Jon Huntsman isn’t the first John to bravely grapple with the forces of primitivism and fundamentalist resistance to modernity. John Scopes took a stab at it back in 1925 when he had the temerity to teach the Theory of Evolution in biology class in the state of Tennessee where it was illegal to do so. Weighing the difficulty of each man’s plight in comparison one must reach the conclusion that the task facing Mr. Scopes was the easiest by far.

Yes, Tennessee actually had a law on the books, the Butler Act, that legally proscribed evolutionary theory as a topic in class; and yes, the World’s Christian Fundamentals Association and William Jennings Bryan were on Mr. Scopes’ case literally. But while Tennessee and the fundamentalists prevailed in the initial trial, opposition to evolution as essential and very basic science increasingly was associated with deep woods fundamentalism, and over time, evolutionary science became standard in high school biology texts. 

Still, John Scopes and Clarence Darrow and scientists and academics of the era didn’t have to contend with Fox News, Rush Limbaugh, the “Tea Party”, and the leadership and bulk of the membership of one of the nation’s two principal political parties. That machinery, astonishingly, now seeks to, and to some extent has been successful in pushing the nation back toward the early 20th Century backwoods of Tennessee. Bad as it is for enlightened, reality-based Americans to witness evolution somehow controversial again, think how depressing it would be for Mr. Scopes had he been unfortunate enough to live so long.

Jon Huntsman of course has made news of late dismissing the radicalism of his fellow Republican presidential candidates, scoffing at the ignorance and extremity of rejecting Darwinism and global warming science in the second decade of the 21st Century. Given his finish in the Iowa Straw Poll (again, it sounds like a piece of farm equipment) and his unchanging residency in the basement of the public opinion polls it is difficult to know where he is going strategically as a firm proponent of enlightenment. If he’s going to find an audience for that in today’s Republican Party he’s going to have to take a page from Genesis and just create it.

And Jon Huntsman is no liberal, by any means. He’s no moderate either. By any previous or traditional standard Jon Huntsman is very, very conservative. Not only was he opposed to the recent health reform measure he advocates its repeal. He favors a constitutional amendment banning abortion. He would have voted for Paul Ryan’s radical budget plan. He opposes any restriction whatsoever on assault weapons. So it’s noteworthy to say the least, when he states explicitly that his fellow Republican presidential candidates are, “too far to the right.”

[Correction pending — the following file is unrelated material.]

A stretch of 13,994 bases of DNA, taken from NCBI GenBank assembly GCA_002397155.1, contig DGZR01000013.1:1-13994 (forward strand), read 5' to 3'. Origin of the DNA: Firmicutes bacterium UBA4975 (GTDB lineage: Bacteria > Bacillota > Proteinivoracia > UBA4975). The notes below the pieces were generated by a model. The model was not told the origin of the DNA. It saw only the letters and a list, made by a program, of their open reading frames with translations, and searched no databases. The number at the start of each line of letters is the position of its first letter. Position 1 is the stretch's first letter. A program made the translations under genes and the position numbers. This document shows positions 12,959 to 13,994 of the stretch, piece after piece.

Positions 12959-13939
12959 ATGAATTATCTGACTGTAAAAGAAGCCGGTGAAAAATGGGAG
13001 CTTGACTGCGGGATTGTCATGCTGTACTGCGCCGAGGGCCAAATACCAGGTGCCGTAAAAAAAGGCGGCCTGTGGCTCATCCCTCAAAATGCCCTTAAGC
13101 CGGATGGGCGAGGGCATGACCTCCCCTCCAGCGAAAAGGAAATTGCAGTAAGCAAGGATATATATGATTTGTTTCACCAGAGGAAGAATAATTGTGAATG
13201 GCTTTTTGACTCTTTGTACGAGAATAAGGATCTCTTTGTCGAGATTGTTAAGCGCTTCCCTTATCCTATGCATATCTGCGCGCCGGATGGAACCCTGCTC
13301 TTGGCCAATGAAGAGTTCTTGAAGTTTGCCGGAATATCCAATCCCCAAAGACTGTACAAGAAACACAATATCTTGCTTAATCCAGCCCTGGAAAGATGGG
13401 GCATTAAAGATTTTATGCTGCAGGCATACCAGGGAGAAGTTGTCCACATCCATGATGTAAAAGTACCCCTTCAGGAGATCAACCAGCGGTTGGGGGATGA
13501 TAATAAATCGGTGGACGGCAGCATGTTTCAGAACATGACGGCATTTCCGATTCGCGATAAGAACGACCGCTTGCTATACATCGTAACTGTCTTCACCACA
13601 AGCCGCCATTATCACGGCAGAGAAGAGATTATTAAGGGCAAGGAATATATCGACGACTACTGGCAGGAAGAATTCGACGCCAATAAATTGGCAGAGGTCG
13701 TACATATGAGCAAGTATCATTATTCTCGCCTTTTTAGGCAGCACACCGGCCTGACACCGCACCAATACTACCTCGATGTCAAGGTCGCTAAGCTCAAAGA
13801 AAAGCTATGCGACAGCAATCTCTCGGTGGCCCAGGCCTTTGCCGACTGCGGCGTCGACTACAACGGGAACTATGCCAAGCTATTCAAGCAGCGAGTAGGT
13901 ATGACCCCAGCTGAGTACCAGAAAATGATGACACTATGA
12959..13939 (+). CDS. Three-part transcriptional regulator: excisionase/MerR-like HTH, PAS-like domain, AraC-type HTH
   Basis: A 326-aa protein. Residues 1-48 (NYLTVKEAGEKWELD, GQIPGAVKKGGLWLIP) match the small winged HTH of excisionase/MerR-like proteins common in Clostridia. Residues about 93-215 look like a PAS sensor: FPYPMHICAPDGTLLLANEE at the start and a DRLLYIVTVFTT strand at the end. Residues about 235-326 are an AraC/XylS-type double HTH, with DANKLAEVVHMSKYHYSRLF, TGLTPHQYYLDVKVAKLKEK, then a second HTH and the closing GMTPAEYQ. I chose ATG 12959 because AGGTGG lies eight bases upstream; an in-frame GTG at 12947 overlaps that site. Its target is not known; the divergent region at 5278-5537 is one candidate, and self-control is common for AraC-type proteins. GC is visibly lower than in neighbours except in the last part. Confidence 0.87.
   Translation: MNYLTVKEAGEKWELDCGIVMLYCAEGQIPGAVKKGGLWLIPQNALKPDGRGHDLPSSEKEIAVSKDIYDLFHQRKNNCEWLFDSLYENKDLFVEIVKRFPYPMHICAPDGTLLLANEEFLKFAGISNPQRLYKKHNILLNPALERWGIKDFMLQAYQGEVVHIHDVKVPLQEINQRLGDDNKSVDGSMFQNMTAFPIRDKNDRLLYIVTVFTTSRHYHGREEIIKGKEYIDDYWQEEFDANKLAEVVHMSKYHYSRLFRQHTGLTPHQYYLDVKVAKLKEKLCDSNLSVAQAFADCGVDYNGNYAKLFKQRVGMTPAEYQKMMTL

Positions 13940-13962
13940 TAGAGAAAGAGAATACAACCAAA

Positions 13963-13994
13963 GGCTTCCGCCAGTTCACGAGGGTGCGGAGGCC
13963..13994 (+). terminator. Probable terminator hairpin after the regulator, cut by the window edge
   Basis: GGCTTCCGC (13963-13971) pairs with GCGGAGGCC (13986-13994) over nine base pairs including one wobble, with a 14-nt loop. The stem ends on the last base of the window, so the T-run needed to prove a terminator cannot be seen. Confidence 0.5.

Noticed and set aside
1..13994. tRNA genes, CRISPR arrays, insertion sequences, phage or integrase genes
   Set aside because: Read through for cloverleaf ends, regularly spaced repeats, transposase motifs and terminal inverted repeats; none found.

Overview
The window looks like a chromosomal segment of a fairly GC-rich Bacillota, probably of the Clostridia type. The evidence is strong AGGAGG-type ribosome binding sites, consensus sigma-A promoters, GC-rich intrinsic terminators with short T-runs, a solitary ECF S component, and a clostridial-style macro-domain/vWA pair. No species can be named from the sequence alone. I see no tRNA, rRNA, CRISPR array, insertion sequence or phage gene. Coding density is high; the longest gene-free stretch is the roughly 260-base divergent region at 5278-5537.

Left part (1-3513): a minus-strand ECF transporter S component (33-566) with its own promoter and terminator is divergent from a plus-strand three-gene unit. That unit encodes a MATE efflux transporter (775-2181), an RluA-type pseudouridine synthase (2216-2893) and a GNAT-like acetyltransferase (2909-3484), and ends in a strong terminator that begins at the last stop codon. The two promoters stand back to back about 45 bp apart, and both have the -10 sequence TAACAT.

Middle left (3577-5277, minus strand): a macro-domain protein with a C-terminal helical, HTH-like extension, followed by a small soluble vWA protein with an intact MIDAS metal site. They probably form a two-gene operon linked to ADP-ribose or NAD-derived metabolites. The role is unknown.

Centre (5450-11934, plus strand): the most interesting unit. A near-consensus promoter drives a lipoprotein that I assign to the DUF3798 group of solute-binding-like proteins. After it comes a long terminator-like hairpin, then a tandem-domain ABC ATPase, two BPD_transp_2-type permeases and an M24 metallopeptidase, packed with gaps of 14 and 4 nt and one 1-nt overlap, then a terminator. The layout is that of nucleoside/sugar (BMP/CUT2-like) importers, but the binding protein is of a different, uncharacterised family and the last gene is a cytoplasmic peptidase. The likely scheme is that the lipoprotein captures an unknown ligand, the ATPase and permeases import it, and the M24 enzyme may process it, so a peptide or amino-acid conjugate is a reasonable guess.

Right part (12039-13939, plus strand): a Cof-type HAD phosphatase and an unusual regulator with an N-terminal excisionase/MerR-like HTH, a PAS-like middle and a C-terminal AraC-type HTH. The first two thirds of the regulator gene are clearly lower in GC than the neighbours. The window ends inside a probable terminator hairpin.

While he does not take issue with fellow Republicans on basic ideology, he is singling out the Party’s specific and pronounced drift into irrationalism, anti-intellectualism and opposition to traditional science. Huntsman’s statements indicate he understands what is most treacherous about this cultural regression, not just for the Republican Party,but for the country as a whole: at a time when America is falling seriously behind educationally among first-world nations, particularly in math and science, and as economies become ever more technologically dependent and complex, the fetishism for the anti-scientific and the anti-rational threatens the nation’s economic future. Huntsman said:

“When we take a position that isn’t willing to embrace evolution, when we take a position that basically runs counter to what 98 of 100 climate scientists have said, what the National Academy of Science has said about what is causing climate change and man’s contribution to it, I think we find ourselves on the wrong side of science, and, therefore, in a losing position.”

And let’s face it, Huntsman is addressing a political party that seldom misses an opportunity to disrespect public school teachers or to negatively stereotype intellectuals and “elites,” and long has publicly regarded academia as exotic, un-American and perhaps more obtusely, accused it of, “not living in the real world.” Without dissecting the myriad cultural biases and prejudices here, such anti-intellectualism and contempt for education and for educated people is a sobering cultural development…one might go so far as to say alarming. In fact, I’ll go so far as to say: it’s alarming.

Whatever his motivations and whatever the political calculus, it can only be encouraging to see a prominent Republican like Jon Huntsman challenge this new bizarrely atavistic Republicanism.  If the GOP can ever be cleansed of its current radicalism and fundamentalism it will have to be from the inside; because this is a bunch unreceptive, to say the least, to anything and anyone outside its hermetically sheltered environment.    

There was a time when one could be amused when groups relegated to the American fringe, such as the Birchers and others, would call for the impeachment of Earl Warren for the Supreme Court’s role in racial integration of the public schools; or claim the fiercely anti-communist John Foster Dulles himself was a Kremlin mole; or declare that the proposed interstate highway system was communistic, and President Ike a red for his promotion of it.  But at a time when a majority of Republicans have doubted the President of the United States’ citizenship, and its presidential candidates assert conspiracy theories and conduct assaults on the Federal Reserve, federal education assistance, Social Security, Medicare, evolution,climate scientists and the scientific community generally for doing the devil’s work, it ain’t so funny anymore.


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